Aerial attack greatly reduces fire behavior on 150-acre Loon Lake Fire

Here’s a 7 p.m. photo of the Loon Lake Fire following a ramped-up aerial assault on the 150-acre wildfire burning in the Kenai National Wildlife Refuge that included water drops from two water-scooping aircraft from the BLM Alaska Fire Service and water and retardant drops from an air tanker. The water drops (red lines in photo) significantly reduced fire behavior. The retardant drops were meant to pen the fire in and give firefighters on the ground a chance to begin building containment lines. The 17-person Gannett Glacier Type 2 Initial Attack Crew has been flown into the fire and will be joined on the fireline by the Midnight Sun and Pioneer Peak hotshot crews tomorrow.

A 7 p.m. photo of the Loon Lake Fire (#180) following an aggessive aeiral attack that included water and retardant drops from multiple aircraft. The red retardant lines are meant to box the fire in and stall its progress while firefighters on the ground can construct a containment line.
A 7 p.m. photo of the Loon Lake Fire (#180) following an aggessive aeiral attack that included water and retardant drops from multiple aircraft. The red retardant lines are meant to box the fire in and stall its progress while firefighters on the ground can construct a containment line. Jason Jordet/Division of Forestry

ORIGINAL POST

The Loon Lake Fire (#180) burning in the Kenai National Wildlife Refuge became more active this afternoon, The Division of Forestry is responding with water and retardant drops from multiple aircraft and more personnel have been ordered to fight it.

A photo of smoke being produced by the Loon Lake Fire (#180) taken by Alaska Division of Forestry Air Attack personnel Sunday, June 13, 2021 at approximately 3 p.m.
A photo of the Loon Lake Fire (#180) taken by Alaska Division of Forestry Air Attack personnel Sunday, June 13, 2021 at approximately 3 p.m. As of 5 p.m. the fire was estimated at 150 acres. Jason Jordet/Division of Forestry

Fire managers report the lightning-ignited fire has grown from about 6 acres this morning to an estimated 150 acres as of 5 p.m. A significant smoke column from the fire is visible from the Sterling Highway and other areas of the Kenai Peninsula. The Division of Forestry and Alaska State Troopers have received multiple calls from concerned residents.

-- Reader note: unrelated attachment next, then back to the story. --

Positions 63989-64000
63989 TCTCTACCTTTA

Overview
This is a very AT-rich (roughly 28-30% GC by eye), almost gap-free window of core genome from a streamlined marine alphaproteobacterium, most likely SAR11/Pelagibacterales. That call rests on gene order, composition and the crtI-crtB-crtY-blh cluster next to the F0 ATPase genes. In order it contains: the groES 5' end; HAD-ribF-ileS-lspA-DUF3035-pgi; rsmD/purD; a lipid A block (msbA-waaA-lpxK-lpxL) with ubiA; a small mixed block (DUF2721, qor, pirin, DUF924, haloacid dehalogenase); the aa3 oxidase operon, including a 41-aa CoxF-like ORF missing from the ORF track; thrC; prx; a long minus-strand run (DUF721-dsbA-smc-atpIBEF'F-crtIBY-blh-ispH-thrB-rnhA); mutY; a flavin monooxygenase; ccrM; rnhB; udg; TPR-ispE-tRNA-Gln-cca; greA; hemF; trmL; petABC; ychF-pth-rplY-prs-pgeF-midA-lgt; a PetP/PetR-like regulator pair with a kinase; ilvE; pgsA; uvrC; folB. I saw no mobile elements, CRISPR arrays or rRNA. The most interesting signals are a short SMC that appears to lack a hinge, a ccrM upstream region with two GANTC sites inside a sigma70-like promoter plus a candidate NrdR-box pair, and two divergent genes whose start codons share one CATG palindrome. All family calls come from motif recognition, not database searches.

The fire, reported at around 8 p.m. Saturday, is burning in dense black spruce only about 1 mile from where the Swan Lake Fire was started by lightning on June 5, 2019.

The Loon Lake Fire is burning in a remote area of the refuge about 10 ½ miles northeast of Sterling and does not pose a threat to the community, highway or any other values. It is burning next to Loon Lake and about one-half mile from Swan Lake.

An air tanker based in Palmer has made multiple water drops on the fire and two water-scooping aircraft based at the BLM Alaska Fire Service continue to bomb the fire with water drops. A helicopter from the Kenai/Kodiak Area Forestry station has also been making water drops on the fire and another helicopter has been hired for additional bucket work.

Refuge managers have given the Division of Forestry permission to drop retardant around the fire to slow its progress. Fire managers are thee retardant drops around the active portion of the fire to pen it in and give firefighters on the ground a chance to attack and begin constructing containment lines.

The 17-person Gannett Glacier Type 2 Initial Attack Crew is being helicoptered into the fire and should be on the fireline by 7 p.m. Two more hotshot crews – the Pioneer Peak Hotshots and Midnight Sun Hotshots – have been ordered and will arrive at the fire tomorrow.

The Loon Lake Fire was reported at approximately 8 p.m. Saturday following several lightning strikes in the area. The Loon Lake Fire was initially reported at 2 acres but grew to nearly 6 acres as of this morning.



Categories: Active Wildland Fire, AK Fire Info

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